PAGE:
Five Optimization Questions Executives Should Ask

Friday, March 3, 2017

If you are an executive exploring whether or not optimization will help your company raise its level of competitive play, I don’t advise running out to sign up for a crash course in advanced mathematics. There’s no need for you to become a quant, but it would help to think a bit like one. Begin by asking a few optimization questions, such as:

  1. What are my company’s underutilized assets? For example, for a newspaper, it might be ad space; for a pharmaceutical company it might be the “face time” that sales reps spend with doctors; for an agricultural company, arable land or available seeds might be the undervalued asset; for a railroad, train capacity might qualify. Which of your assets, if tapped for optimal value, have the potential to take your organization to a significant new level?
  2. Where and how are repetitive decisions about key assets being made in my company? Assume you could improve the accuracy of these decisions by 10 percent—or perhaps make them twice as fast. What would be the potential impact on profitability, customer service, or sales?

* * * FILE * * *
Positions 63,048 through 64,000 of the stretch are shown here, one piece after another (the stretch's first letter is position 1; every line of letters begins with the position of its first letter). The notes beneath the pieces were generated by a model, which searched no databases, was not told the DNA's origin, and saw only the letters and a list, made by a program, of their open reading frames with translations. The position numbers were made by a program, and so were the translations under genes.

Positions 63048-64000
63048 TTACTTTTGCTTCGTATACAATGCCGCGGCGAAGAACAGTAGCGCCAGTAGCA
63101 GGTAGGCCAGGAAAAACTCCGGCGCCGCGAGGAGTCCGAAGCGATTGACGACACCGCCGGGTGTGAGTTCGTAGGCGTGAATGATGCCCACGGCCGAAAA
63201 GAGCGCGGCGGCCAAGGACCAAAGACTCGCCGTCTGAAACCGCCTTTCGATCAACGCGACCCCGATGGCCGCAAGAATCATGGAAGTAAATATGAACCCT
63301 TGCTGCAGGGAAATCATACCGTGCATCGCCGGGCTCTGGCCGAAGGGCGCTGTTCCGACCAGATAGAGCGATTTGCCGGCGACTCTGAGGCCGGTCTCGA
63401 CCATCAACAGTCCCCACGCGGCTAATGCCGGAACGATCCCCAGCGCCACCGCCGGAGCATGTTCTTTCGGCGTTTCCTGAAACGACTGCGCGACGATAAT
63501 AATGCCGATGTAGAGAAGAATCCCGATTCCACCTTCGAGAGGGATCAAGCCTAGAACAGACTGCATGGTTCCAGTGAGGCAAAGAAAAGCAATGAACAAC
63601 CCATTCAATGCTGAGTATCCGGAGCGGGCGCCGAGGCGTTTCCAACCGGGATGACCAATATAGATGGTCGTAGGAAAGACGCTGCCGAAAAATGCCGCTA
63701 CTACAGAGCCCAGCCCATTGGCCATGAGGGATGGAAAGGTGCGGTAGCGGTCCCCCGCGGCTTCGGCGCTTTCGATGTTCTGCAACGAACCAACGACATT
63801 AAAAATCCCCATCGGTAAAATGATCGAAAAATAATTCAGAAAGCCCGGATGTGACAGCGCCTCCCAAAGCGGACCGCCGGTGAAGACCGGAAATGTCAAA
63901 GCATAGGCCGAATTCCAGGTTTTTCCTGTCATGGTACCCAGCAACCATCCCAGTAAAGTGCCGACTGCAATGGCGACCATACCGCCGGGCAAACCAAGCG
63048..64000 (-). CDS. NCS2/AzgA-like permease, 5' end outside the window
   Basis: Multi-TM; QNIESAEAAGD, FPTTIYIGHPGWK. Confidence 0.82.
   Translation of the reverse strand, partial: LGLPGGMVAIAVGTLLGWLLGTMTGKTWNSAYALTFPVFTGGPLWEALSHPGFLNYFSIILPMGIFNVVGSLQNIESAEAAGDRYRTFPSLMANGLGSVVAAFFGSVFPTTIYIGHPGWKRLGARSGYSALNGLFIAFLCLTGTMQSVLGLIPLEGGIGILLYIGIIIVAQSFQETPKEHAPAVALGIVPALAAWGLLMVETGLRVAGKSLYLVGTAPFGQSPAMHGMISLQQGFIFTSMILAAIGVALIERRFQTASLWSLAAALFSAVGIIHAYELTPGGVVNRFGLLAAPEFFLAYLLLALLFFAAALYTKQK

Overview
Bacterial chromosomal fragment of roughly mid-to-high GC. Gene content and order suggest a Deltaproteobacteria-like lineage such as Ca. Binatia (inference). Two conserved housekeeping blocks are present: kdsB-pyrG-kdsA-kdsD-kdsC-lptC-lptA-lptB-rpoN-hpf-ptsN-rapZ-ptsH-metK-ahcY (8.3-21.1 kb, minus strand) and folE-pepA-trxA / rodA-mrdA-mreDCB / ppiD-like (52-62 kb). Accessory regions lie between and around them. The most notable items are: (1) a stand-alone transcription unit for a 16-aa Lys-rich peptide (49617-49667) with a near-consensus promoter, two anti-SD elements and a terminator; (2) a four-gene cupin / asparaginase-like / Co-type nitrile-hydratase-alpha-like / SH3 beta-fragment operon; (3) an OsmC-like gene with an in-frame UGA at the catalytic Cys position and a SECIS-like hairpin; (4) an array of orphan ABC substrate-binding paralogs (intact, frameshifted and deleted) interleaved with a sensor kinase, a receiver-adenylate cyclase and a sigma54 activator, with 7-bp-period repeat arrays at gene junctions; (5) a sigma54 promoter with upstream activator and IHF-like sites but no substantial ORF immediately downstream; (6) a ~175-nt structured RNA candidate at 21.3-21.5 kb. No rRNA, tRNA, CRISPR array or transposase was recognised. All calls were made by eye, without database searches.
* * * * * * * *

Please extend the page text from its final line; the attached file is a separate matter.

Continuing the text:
3. When and how are we forecasting, and how accurate are our forecasts? What would be the impact on your competitive position if the accuracy of these forecasts could be improved by 10 percent—or if they could be derived one month earlier?
  4. Where are we repeatedly having lengthy debates over strategic decisions or operational issues? Can you collect better data upon which to base these decisions? Could you make these decisions more empirically, rather than relying so heavily on the “three H’s”: history—“It’s the way we’ve always done it,” hunches—“It feels right,” and hierarchy—“Because I say so, and I’m the boss.”
  5. What does “best” mean? The next time you hear someone in your organization say, “This is the ‘best’ decision,” ask what factors constitute best: cost savings, service, profitability, speed of resolution, capacity utilization? Are these factors the right ones, do we have a way of quantifying them, and are they carrying the right amount of weight in the decision process?

This post is excerpted from The Optimization Edge: Reinventing Decision Making to Maximize All Your Company's Assets (McGraw Hill) by Steve Sashihara,